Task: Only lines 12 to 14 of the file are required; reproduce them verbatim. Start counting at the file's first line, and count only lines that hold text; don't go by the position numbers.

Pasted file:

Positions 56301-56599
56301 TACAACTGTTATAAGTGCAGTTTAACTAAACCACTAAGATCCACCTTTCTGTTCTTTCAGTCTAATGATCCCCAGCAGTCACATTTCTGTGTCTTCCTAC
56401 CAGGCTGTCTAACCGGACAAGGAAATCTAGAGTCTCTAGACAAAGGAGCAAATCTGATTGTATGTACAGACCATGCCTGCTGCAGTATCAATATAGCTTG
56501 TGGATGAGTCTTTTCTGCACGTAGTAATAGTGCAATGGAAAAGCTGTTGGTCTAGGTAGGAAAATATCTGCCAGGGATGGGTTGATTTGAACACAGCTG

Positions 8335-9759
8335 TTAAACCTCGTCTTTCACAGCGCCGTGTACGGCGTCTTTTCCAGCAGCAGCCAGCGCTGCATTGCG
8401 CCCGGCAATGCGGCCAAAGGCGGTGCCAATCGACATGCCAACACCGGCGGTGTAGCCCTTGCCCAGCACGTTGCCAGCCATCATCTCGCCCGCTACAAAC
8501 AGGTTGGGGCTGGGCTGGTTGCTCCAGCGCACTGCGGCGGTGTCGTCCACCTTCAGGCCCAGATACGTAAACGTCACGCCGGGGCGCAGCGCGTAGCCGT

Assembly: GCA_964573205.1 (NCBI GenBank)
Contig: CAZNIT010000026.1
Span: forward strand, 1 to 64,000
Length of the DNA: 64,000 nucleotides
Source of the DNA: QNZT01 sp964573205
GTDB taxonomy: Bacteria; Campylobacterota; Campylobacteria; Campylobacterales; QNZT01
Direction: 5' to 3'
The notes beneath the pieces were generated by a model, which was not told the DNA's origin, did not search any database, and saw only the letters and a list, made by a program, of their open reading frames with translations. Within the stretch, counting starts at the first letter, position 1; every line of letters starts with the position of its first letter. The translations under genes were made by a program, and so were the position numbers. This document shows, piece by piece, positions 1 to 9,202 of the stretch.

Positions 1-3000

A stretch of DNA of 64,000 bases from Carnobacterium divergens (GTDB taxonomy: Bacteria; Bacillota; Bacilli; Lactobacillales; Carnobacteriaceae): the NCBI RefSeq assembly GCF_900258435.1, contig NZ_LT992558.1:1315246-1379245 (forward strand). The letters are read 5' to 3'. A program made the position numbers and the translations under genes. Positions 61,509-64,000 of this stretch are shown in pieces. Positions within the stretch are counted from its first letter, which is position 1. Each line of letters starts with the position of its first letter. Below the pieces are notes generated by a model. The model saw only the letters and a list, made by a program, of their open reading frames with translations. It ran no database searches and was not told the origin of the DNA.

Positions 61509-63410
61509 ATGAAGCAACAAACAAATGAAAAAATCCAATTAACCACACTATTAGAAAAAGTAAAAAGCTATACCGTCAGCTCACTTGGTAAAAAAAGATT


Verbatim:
Length of the DNA: 64,000 nucleotides
Source of the DNA: QNZT01 sp964573205
GTDB taxonomy: Bacteria; Campylobacterota; Campylobacteria; Campylobacterales; QNZT01